By: Manasi Sharma
Though the transition from weekend to weekday brings an onslaught of cold, dreary panic to most fall Monday mornings here in New York, the morning of Monday October 16, 2017 could not have been more different. The excitement in the air was palpable as members of Columbia’s scientific community—students, professors, and visitors alike—waited with bated breath for the announcement of the discovery of the fifth gravitational wave ever detected, named GW170817. To most of us, this observation borders on the mundane; after all, gravitational waves have already been detected four times. But what actually makes this particular discovery so significant? How much more can it tell us?
Before we dive in, let’s run through the basics of gravitational waves. Imagine how a ball dropped in a pond disturbs the water, creating ripples around it. Similarly, powerful interactions between massive objects create gravitational waves, which are essentially ripples in the fabric of spacetime. They were first detected in the fall of 2015 by the LIGO (Laser Interferometer Gravitational-Wave Observatory) Scientific Collaboration, marking the dawn of gravitational wave astronomy. Since then, there have been four more detections of gravitational waves.
Most gravitational waves are caused by binary black holes, which are pairs of rotating regions of spacetime that are so massive and dense that nothing can escape them, including light. However, other objects, such as binary neutron star pairs, can also generate gravitational waves. Neutron stars are the remnants of a supernova (when a massive star blows up towards the end of its life). Because they are incredibly dense—one teaspoon would weigh as much as a mountain—pairs of neutron stars have the potential to significantly warp spacetime. However, neutron stars are always less massive than black holes; in fact, the mass of a neutron star is at most triple the mass of the Sun.
What makes this fifth gravitational wave so significant is its origin. While previous detections have been caused by binary black holes, this one stemmed from a binary neutron star pair. We know that the detected signal originated from a binary neutron star and not a binary black hole since both objects in the pair appear to have similar masses to other neutron stars. Moreover, the signal itself was spread out over a much longer period of time than in previous detections, suggesting that it was produced by a source different than binary black holes. Because of its unique origin, this new binary neutron star signal—the loudest signal detected yet—can tell us a great deal about systems and entities we haven’t studied.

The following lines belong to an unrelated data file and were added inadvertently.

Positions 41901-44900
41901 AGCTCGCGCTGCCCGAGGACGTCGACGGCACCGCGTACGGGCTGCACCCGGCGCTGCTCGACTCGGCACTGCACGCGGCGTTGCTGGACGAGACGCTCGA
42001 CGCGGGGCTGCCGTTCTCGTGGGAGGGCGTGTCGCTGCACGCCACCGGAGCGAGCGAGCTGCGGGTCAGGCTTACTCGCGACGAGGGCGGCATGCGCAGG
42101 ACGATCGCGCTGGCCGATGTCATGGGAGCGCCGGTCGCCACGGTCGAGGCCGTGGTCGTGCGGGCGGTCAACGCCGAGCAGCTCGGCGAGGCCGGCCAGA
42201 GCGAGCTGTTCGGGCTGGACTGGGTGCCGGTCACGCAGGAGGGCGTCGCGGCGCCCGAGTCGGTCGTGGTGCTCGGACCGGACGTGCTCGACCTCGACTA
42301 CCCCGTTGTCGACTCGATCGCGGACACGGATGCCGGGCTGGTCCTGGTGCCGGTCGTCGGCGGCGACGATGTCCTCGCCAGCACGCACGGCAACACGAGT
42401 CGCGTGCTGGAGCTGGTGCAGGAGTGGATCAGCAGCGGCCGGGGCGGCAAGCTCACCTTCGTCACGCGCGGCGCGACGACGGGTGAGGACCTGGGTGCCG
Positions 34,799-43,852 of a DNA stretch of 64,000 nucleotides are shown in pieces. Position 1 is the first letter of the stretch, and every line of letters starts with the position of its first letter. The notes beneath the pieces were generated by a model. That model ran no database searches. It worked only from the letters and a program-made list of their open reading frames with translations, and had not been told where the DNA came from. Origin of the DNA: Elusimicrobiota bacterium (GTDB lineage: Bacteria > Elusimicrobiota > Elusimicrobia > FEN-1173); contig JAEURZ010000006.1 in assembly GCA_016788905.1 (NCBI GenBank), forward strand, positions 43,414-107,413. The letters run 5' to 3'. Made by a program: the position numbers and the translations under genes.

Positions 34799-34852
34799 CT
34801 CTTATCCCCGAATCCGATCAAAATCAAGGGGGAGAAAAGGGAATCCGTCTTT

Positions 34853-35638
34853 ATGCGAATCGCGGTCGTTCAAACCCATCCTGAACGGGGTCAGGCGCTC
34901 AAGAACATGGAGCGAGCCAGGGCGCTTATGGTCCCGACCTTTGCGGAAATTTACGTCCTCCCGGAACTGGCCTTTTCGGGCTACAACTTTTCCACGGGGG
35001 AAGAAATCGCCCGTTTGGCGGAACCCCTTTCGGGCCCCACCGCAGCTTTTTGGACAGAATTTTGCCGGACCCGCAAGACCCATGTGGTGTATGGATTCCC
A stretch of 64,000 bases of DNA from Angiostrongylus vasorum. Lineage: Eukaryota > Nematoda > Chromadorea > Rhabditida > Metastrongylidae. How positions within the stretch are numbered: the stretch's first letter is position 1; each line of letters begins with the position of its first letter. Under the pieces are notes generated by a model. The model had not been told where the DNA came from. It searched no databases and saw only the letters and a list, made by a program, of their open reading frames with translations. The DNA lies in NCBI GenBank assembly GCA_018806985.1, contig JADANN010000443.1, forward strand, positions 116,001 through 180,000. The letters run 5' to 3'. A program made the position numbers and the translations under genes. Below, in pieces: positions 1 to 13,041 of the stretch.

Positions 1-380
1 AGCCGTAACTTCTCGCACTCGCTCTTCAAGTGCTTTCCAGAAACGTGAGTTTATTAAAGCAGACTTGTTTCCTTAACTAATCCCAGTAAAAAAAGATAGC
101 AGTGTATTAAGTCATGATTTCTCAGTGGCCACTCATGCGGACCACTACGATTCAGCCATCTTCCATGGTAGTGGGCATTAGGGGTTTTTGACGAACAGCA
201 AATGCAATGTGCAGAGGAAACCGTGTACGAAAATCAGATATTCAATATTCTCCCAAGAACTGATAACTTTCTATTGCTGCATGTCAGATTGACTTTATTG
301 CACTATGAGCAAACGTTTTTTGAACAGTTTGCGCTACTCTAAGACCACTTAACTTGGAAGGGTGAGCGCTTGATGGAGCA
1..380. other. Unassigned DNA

Typically, it is very difficult for scientists to determine where a gravitational wave signal originates in the universe. In fact, when gravitational waves were first discovered, astronomers were only able to narrow down a wave’s origin to an area in the sky around three thousand times the area of the full moon. However, for the first time, this fifth signal was simultaneously observed in three different LIGO locations: Louisiana, Washington, and Italy. By analyzing the overlap between each location’s specific field of observation in the sky, scientists were able to pinpoint a small location containing the signal to a possible range just five percent the size of that of the first detection. This detection is only the first step toward the increasingly accurate localization of gravitational wave signals.
However, the most important implication of this discovery stems from the fact that this fifth signal was simultaneously observed using gamma ray detectors. Scientists have long theorized that the creation of a binary neutron star pair produces a short, explosive burst of gamma rays, high energy electromagnetic waves produced only by the most powerful phenomena in the universe. Because the gravitational wave was observed by the gamma ray detectors at approximately the same time and location in the sky as the LIGO observatories, this fifth signal has provided the first direct evidence for this amazing cosmic phenomenon.
On a deeper level, this unprecedented joint observation marks the beginning of a beautiful and crucial collaboration between electromagnetic and gravitational wave astronomy. In doing so, it opens a multitude of doors to insights in astrophysical realms, such as compact binary systems ( e.g. pairs of black holes and neutron stars), the nature of gravitation itself, and future discoveries of the unknown. In many ways, this discovery demonstrates all that is wonderful about one of the most fundamental values of science—collaboration—and what it can do for the expansion of knowledge.
All in all, GW170817 is a gem in the array of gravitational wave detections, and it shows the sheer potential that gravitational wave astronomy has to grow and evolve as a field, as well as the potential it has to shock us. Keep your eyes and ears open for detections in this new era of discovery!
Manasi is a Columbia College freshman studying Physics and Computer Science. She is a staff writer for the Columbia Science Review.